Diarrhea is one of those ailments that can crop up without warning, and it can also be caused by a number of different factors. With so much potential mystery at the center of why you might be experiencing diarrhea, doctors have to look at a lot of possibilities to determine the actual cause. More often than not, diarrhea is caused by infection, and around the world that typically means food or water contaminated by bacteria, a virus, or even parasites. Surprisingly, even though it doesn’t seem like there should be a connection, another possible reason for diarrhea is stress and anxiety. 

How is Diarrhea Defined?  

Technically, diarrhea is defined as having watery or loose stools three or more times a day, though the number of loose bowel movements can be different for different people. Most people experience short bouts of diarrhea that is known as acute diarrhea; usually this occurs for a couple of days and then goes away on its own. This type is mild and isn’t cause for concern. Persistent diarrhea, by contrast, lasts longer than two weeks but less than four, and it can start to be a concern in terms of dehydration and malabsorption (not absorbing enough nutrients from food). When diarrhea lasts four weeks or longer, it is considered chronic diarrhea, and it may be a symptom of a deeper problem like irritable bowel syndrome (IBS) or inflammatory bowel disease (IBD)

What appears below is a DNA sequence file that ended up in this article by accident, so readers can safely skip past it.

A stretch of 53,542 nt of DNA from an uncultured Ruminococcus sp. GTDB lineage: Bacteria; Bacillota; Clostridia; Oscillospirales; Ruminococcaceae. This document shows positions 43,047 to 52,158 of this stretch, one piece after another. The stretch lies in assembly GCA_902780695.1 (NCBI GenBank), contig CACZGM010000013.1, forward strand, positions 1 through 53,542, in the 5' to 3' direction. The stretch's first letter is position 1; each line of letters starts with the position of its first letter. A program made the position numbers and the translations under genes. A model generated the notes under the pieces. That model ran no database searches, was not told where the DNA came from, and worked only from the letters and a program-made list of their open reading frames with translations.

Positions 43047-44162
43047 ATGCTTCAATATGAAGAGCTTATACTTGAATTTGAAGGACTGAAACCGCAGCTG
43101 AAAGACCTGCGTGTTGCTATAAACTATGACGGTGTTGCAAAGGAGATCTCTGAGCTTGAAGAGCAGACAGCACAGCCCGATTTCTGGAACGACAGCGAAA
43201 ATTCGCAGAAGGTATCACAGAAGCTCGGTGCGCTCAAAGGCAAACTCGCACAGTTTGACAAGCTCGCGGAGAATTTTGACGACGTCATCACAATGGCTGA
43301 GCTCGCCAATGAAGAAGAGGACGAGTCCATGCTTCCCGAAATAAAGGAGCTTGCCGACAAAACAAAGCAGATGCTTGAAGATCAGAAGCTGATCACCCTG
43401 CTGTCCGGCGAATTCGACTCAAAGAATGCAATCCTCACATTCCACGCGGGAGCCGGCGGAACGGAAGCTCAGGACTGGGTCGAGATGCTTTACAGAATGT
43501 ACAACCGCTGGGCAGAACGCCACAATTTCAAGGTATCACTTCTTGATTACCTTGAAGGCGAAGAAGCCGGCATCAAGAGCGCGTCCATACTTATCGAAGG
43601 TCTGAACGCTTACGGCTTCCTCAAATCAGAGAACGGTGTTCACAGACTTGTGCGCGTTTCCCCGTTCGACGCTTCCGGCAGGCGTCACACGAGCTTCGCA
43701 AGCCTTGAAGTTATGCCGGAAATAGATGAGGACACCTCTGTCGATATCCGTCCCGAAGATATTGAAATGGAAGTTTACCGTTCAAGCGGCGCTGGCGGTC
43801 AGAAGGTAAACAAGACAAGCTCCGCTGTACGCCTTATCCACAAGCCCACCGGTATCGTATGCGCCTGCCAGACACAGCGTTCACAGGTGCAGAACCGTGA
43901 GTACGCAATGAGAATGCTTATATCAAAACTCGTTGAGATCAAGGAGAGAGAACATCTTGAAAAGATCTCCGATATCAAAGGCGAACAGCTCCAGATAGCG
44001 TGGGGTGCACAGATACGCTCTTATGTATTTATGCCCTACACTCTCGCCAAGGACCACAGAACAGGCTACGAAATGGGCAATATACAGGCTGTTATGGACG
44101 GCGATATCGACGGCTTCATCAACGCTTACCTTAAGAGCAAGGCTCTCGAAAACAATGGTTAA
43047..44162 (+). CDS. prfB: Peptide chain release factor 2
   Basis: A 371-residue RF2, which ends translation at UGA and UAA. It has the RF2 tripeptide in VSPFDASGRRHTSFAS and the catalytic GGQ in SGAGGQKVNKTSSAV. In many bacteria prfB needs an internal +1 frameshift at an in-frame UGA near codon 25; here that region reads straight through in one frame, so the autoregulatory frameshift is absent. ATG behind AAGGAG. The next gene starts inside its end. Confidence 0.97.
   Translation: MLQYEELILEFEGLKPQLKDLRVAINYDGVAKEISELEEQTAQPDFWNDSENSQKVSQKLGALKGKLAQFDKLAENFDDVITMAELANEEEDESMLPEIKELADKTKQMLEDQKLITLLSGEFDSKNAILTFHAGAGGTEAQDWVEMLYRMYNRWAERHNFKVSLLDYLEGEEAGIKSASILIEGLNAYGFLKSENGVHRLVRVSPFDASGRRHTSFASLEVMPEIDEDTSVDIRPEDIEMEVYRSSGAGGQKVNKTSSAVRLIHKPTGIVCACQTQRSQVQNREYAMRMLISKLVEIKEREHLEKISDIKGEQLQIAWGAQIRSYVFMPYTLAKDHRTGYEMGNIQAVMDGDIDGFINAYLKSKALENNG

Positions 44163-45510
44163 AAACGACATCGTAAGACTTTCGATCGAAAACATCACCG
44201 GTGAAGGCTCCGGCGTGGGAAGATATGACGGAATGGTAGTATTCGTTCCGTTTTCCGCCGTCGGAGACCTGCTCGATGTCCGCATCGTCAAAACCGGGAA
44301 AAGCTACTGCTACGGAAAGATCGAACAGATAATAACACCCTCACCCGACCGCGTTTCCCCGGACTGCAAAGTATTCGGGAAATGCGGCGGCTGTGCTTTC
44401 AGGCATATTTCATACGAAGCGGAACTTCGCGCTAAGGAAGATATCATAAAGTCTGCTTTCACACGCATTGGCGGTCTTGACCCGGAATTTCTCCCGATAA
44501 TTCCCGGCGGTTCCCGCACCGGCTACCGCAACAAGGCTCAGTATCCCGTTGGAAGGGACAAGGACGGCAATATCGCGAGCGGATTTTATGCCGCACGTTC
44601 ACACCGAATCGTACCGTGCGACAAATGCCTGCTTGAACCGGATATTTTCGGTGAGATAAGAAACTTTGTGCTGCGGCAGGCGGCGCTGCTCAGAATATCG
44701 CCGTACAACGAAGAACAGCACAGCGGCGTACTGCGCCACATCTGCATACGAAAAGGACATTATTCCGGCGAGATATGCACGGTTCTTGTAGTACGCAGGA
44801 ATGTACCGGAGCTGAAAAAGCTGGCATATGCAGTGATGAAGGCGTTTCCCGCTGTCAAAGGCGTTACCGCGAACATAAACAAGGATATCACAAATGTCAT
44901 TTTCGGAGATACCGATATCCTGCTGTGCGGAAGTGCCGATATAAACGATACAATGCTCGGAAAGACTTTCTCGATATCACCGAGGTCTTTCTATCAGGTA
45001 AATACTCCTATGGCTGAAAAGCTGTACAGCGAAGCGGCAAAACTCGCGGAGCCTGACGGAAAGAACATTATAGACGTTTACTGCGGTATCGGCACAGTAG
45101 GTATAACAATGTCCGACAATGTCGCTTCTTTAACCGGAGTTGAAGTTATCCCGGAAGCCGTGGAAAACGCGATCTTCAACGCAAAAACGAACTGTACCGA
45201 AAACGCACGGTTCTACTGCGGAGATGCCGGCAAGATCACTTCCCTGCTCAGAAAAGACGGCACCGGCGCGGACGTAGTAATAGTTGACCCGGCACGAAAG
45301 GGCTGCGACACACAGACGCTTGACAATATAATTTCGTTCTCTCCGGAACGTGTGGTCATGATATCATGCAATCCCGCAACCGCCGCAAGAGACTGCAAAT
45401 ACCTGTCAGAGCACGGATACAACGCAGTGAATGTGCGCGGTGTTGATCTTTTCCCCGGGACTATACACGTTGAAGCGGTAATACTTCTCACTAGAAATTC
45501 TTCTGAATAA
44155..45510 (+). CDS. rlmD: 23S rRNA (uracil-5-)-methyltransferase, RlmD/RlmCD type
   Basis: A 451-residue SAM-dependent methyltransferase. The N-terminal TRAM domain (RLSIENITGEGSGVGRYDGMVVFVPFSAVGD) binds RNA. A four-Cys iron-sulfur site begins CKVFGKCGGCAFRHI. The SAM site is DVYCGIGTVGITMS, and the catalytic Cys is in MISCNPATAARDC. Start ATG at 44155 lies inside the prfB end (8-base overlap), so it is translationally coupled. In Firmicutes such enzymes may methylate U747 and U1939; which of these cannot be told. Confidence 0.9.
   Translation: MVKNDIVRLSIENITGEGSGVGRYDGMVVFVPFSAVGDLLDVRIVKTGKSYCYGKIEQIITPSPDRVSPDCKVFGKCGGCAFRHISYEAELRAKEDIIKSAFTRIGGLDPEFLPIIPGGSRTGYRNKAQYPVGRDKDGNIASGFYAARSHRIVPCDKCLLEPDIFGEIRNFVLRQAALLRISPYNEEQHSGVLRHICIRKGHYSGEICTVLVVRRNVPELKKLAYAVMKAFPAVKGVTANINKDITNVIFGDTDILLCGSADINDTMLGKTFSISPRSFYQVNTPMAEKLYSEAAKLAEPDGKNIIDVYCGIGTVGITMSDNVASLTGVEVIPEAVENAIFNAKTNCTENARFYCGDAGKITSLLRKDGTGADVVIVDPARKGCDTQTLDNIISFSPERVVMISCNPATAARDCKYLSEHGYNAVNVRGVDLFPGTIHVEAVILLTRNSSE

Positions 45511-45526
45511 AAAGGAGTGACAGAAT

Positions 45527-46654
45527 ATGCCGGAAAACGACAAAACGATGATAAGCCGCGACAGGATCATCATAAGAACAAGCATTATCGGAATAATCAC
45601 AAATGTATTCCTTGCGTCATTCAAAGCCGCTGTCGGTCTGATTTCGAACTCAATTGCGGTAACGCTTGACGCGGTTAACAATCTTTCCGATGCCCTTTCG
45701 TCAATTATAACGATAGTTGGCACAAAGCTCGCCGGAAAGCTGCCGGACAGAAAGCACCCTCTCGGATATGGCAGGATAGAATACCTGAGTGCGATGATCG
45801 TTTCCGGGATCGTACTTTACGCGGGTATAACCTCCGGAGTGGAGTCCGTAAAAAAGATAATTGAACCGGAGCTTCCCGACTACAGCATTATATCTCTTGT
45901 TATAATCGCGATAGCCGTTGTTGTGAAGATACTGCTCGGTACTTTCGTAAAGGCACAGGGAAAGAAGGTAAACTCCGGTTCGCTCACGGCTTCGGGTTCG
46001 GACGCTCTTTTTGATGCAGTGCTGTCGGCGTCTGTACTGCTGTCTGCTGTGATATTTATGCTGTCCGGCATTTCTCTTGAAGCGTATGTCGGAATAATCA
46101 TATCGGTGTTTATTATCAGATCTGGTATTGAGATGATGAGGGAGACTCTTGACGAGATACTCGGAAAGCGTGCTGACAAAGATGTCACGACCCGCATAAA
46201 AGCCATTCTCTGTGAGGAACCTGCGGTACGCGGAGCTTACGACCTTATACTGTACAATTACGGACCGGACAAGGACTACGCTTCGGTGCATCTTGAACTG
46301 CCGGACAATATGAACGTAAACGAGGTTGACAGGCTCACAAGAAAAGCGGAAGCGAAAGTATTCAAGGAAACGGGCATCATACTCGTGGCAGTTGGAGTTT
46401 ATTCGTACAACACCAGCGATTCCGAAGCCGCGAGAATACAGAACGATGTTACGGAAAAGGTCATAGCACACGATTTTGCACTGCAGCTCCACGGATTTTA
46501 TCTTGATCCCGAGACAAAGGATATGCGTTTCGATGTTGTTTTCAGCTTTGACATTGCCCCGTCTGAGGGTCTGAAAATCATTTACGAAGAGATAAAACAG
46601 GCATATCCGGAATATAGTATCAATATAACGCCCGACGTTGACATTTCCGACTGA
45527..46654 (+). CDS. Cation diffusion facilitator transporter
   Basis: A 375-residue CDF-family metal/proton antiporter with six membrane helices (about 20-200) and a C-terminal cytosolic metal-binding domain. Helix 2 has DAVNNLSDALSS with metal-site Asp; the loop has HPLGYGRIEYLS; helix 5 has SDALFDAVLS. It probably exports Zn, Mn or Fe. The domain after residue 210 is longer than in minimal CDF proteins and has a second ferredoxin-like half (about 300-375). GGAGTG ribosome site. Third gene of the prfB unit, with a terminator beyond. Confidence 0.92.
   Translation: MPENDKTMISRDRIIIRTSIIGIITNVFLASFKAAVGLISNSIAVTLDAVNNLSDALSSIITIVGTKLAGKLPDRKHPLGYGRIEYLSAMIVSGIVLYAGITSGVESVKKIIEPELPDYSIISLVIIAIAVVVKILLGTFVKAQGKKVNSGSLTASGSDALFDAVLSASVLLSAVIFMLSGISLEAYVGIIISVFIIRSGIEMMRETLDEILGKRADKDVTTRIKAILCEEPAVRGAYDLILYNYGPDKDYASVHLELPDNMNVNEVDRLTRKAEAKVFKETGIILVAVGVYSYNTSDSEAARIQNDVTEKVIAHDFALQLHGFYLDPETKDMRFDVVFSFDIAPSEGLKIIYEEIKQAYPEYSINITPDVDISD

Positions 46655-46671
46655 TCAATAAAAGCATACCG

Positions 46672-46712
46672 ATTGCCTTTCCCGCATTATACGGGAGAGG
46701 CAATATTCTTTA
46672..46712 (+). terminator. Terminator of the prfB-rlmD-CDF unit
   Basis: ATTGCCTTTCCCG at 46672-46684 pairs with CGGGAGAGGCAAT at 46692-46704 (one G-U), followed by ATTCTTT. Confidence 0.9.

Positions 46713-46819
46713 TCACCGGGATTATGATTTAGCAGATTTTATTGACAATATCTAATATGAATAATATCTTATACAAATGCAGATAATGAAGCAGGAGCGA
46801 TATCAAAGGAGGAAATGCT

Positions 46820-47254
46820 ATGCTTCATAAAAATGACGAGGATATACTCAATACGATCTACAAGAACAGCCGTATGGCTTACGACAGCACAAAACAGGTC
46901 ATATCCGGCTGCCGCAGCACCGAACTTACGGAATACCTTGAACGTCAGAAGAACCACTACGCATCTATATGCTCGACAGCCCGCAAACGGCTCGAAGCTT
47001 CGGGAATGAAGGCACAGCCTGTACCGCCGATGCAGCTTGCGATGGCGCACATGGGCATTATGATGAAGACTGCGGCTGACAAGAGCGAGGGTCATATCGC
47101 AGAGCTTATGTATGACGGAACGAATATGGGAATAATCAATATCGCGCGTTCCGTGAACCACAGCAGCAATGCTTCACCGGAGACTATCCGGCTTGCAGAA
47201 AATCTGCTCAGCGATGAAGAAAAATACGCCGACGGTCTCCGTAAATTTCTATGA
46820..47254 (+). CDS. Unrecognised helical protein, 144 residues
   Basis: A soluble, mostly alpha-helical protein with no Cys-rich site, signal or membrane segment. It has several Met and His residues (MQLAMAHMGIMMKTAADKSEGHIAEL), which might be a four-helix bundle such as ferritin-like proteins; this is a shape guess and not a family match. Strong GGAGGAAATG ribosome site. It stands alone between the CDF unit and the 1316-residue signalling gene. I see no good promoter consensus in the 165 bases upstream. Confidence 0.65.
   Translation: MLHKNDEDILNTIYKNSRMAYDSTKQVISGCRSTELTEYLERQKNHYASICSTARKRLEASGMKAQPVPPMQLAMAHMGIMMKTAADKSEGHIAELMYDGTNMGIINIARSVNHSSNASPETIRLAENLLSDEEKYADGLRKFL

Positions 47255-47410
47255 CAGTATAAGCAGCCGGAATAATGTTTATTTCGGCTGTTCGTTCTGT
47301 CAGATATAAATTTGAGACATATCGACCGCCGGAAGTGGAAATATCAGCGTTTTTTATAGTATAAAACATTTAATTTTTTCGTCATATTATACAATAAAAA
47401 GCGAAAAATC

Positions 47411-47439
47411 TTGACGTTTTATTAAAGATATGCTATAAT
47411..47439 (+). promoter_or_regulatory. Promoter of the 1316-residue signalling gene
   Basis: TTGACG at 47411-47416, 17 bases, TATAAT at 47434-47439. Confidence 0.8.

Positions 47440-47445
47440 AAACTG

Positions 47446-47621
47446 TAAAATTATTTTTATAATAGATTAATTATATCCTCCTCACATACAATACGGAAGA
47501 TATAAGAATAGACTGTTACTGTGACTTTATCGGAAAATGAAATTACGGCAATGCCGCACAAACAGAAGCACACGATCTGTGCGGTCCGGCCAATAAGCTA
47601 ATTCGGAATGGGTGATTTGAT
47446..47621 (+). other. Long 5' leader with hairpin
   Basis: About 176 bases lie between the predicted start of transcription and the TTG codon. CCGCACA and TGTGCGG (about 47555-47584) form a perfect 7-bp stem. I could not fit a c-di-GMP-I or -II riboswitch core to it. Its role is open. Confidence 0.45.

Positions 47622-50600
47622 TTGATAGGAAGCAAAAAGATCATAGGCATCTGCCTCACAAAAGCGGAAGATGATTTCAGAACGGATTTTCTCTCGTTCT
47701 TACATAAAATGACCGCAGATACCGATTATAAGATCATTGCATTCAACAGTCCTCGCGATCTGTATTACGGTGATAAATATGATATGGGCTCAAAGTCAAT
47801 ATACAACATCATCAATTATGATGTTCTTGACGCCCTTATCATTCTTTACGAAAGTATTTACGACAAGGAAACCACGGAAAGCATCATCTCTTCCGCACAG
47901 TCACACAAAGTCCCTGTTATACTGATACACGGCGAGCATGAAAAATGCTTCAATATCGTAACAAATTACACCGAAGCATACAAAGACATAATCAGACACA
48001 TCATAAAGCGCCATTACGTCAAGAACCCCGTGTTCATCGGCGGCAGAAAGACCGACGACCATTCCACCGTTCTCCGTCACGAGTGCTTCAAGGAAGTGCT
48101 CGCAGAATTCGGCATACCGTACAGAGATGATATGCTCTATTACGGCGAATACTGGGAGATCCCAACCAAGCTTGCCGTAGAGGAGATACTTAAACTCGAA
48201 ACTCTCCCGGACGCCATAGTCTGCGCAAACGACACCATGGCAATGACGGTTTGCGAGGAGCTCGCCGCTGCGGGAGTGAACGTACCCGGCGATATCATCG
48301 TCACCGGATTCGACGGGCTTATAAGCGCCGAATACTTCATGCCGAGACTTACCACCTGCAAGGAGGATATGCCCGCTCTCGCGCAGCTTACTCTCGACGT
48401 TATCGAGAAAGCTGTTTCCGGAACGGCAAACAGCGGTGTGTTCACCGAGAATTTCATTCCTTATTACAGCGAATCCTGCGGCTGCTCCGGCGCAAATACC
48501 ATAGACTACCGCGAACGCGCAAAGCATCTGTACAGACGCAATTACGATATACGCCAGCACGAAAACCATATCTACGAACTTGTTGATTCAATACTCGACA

Diarrhea is, of course, very common around the world, and it has been for all of recorded human history. In fact, the National Institute of Diabetes and Digestive and Kidney Diseases estimates that some 179 million Americans get a case of acute diarrhea every year. In the United States, diarrhea is typically just a nuisance, but around the world 1 out of 9 child deaths can be attributed to a diarrhea-related disease. Most of the time, these deaths are ultimately because of poor sanitation or unsafe water. 

What Is the Link between Stress and Diarrhea?

Water and sanitation conditions are rarely a concern in the United States, but there are numerous other factors that play a role. Though it is a relatively new area of study, evidence increasingly supports the idea of a strong connection between the gastrointestinal system and the central nervous system. Indeed, the enteric nervous system—which controls the function of the gastrointestinal system—is sometimes referred to as the “second brain” in part because of how it can function somewhat independently of the autonomic nervous system (the part of the central nervous system that regulates bodily functions). 

This so-called “brain-gut axis” that links the nervous system and gastrointestinal system isn’t fully understood yet by scientists, but studies show that they are inextricably linked. This means that what happens in the bowels can affect the brain, and what happens in the brain can affect the bowels. It is the interplay between these two body systems that provides a framework for understanding how stress and diarrhea can be linked. 

The main way stress or anxiety can lead to gastrointestinal distress is through the body’s fight or flight impulse. When a person experiences a stressful event, the adrenal gland secretes a variety of hormones and neurotransmitters that control the stress response. Scientists believe that some of these brain chemicals, notably corticotropin-releasing factor (CRF), can actually have a direct response on the enteric nervous system by binding to receptors that affect bowel motility. In other words, being stressed can cause a person’s bowels to speed up (diarrhea) or slow down (constipation) digestion.